|The first step is to layout the outline of the fuselage from the aft portion of the side rails to the forward potion.
Note: The black gaffers tape denotes the straight portions of the side rails. One rail has been bent and is being checked against the layout. Below is a table for making the layout. Make certain the numbers entered match your aircraft.
|Setup for bending the left side
rail. The plywood bending form is screwed to the table with
1/8-inch spacers to allow the side angle to slide under the form as the
bend is made.
The second angle is used to determine the depth of the arc. Once 3.25 inches is achieved, the bending is stopped and the bent angle is removed from the setup and tested against the outline drawn on the workbench. Since this was the second bend, I was able to complete the operation in one quick step.
|Here I am measuring the depth of the arc.
Note: The angle used to facilitate the measurement was originally a spar cap ... unfortunately, it was the last spar cap to be drilled and it was a mirror image of what was intended!
Now it is a handy tool for jigs, hole patterns, & measuring.
|Front view of fuselage with revised temporary stand for the nose until the rolling stand can be modified.
Used a scrap spar cap (yes, another one that I ruined) attached with one Cleco and gaffer's tape
|This was the setup for the first
bend. Note the heavy use of clamps. It is much simpler to use
construction screws to hold things in place.
The plywood curve was cut several more times until the desired bend was achieved ... BUT, unfortunately an over-bend.
|The twist created by the bend is
noticeable. From this view one can see the spacing under the
plywood form created by placing 1/8-inch pieces of aluminum under the
In addition to twist, an upward bend is also created ... Considerable force is required on the machinist's vise to remove the twist. Spring-back of the twist is very strong.
|Measuring the depth of the
arc. Some of the clamps had to be removed to make the measurement
... the advantage of using screws as above.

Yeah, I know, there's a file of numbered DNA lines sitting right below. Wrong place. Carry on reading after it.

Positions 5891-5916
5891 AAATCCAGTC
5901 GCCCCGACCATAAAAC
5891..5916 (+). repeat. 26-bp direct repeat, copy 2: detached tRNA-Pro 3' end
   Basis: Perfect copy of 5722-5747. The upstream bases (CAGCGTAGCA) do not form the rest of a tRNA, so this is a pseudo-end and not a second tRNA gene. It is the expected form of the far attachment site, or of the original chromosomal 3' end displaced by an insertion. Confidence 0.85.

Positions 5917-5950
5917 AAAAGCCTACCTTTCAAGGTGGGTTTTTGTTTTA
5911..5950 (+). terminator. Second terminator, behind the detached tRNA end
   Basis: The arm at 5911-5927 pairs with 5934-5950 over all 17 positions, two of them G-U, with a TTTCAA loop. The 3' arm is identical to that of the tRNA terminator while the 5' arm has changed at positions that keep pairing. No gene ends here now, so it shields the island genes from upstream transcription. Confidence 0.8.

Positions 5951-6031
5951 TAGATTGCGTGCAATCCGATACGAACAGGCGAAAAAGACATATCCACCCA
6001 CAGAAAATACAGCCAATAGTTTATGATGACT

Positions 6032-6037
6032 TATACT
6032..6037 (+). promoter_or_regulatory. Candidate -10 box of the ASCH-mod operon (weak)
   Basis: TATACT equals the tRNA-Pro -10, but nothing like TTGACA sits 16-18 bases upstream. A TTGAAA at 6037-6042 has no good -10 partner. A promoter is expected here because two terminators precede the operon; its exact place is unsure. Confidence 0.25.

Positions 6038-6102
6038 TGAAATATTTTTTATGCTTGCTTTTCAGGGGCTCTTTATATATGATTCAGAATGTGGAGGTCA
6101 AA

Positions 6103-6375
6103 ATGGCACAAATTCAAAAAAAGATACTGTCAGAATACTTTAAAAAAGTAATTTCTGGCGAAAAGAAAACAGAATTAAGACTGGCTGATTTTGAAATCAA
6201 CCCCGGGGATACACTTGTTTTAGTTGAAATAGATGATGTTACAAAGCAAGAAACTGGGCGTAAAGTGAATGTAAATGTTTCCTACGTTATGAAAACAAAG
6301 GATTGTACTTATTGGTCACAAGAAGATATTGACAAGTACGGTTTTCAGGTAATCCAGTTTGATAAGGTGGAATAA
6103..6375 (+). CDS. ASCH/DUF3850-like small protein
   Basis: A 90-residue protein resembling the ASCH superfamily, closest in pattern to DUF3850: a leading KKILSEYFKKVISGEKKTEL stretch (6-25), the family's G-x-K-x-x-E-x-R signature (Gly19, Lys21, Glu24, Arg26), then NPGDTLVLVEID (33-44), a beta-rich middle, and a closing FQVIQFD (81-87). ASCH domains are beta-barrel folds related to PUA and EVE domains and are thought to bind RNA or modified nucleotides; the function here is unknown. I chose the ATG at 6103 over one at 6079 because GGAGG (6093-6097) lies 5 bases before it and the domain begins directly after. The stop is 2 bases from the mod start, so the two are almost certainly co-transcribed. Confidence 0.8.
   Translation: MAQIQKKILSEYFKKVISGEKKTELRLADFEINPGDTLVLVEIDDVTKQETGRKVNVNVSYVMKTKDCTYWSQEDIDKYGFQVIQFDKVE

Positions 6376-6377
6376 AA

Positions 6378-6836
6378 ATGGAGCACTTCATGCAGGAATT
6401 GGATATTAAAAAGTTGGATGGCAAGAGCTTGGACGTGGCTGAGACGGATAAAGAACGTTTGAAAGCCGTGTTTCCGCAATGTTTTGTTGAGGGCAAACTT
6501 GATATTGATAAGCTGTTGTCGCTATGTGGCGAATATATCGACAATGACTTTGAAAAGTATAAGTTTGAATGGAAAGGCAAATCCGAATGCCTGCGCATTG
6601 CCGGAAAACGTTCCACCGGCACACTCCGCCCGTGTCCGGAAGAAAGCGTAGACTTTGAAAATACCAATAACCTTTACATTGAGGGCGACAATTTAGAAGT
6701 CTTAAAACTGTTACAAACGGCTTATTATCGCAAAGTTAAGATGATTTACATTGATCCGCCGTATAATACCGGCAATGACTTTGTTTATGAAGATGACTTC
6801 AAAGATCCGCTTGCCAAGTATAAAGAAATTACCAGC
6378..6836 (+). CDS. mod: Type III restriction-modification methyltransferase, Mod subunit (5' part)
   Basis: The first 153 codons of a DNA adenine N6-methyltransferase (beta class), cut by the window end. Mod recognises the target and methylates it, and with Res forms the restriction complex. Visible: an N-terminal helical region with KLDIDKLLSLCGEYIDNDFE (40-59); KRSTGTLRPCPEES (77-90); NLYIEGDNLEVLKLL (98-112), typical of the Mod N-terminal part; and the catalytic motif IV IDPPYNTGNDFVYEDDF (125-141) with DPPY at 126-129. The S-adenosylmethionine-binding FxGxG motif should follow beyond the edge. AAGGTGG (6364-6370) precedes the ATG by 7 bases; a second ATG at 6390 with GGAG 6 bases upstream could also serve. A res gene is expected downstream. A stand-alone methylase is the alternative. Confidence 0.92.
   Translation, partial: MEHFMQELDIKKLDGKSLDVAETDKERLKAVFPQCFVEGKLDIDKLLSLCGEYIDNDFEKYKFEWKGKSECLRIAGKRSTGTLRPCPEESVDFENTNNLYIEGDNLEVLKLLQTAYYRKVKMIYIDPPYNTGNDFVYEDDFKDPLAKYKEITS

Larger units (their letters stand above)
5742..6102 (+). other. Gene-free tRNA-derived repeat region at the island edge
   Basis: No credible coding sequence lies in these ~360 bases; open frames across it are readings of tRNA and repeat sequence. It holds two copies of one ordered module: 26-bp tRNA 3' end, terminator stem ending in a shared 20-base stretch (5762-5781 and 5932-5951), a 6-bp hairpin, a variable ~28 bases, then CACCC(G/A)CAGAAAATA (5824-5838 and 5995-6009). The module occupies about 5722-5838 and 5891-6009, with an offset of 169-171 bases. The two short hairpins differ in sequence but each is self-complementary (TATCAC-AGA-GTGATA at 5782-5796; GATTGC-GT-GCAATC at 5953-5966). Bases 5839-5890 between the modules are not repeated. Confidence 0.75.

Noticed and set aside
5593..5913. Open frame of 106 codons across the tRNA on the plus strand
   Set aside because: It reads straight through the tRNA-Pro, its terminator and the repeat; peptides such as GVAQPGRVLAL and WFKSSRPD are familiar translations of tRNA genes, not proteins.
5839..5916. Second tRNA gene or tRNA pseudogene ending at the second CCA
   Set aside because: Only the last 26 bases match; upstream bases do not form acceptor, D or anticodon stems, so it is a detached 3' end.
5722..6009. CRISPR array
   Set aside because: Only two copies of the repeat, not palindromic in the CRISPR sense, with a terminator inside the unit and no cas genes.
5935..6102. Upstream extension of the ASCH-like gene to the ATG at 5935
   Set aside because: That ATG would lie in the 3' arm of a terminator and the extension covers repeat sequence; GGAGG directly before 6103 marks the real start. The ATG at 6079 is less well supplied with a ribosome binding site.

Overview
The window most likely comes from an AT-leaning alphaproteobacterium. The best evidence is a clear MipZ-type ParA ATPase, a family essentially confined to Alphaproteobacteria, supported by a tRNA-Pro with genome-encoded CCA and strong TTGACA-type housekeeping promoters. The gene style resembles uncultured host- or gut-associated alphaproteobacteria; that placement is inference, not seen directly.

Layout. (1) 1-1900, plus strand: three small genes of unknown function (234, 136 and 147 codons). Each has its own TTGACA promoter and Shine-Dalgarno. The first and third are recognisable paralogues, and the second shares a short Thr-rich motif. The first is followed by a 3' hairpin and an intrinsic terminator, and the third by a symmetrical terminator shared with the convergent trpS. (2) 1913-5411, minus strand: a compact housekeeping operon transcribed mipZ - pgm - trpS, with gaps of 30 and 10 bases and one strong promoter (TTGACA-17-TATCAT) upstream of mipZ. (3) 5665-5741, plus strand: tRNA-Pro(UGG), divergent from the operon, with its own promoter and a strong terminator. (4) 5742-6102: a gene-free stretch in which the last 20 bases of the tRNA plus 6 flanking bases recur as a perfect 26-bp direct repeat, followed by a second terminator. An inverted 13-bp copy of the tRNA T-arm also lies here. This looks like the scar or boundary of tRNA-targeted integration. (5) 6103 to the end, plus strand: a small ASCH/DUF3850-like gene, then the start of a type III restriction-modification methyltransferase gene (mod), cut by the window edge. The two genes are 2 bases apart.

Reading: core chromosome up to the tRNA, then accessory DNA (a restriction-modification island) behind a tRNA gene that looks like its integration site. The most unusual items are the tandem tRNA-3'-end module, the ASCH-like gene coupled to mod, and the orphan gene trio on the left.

|Some of the scrap plywood from
trimming the form. The form was trimmed five times. Four
would have sufficed. As a result, I ended up with an over-bend.
|An additional short angle was
clamped to the "straight" portion of the side rail to ensure that no
bending occurred in this area.
Note: the use of the Cleco style clamp in the upper left corner. This had to be replaced with a small clamp ... the Cleco spring-force was too weak.
The large clamp was temporarily holding the side rail to measure the arc depth ... then, place a mark on the table for a quick check on depth after spring-back without having to actually make another arc depth measurement.
|The final bend ... over-bend
actually. It is clear that the radius of the arc is much
smaller. This is the 4th of 5th re-cut of the form.
Note: the small clamp replaces the Celco style clamp. Notch in form allows one to make a complete, flush bend.
Railroad tie and a multitude of clamps are replaced by a few construction screws in the second bend operation. The doubled-angle to protect the straight section is easily seen.
|Layout for unbending.
The removal of the over-bend was easily accomplished. The trick was to do the unbending in such a way that the aft portion of the side rail would fit flush with the side of the fuselage. If one fails to achieved this goal ... one can just cut the last 6+ inches off the rail which is allowed per the plans. The third or lower board was tested in various positions to accomplish this goal.
Mere finger pressure was required to test various positions of this board until the best position was determined. Then force was applied until the spring back resulted in the side rail matching the lines of the fuselage layout on the work table.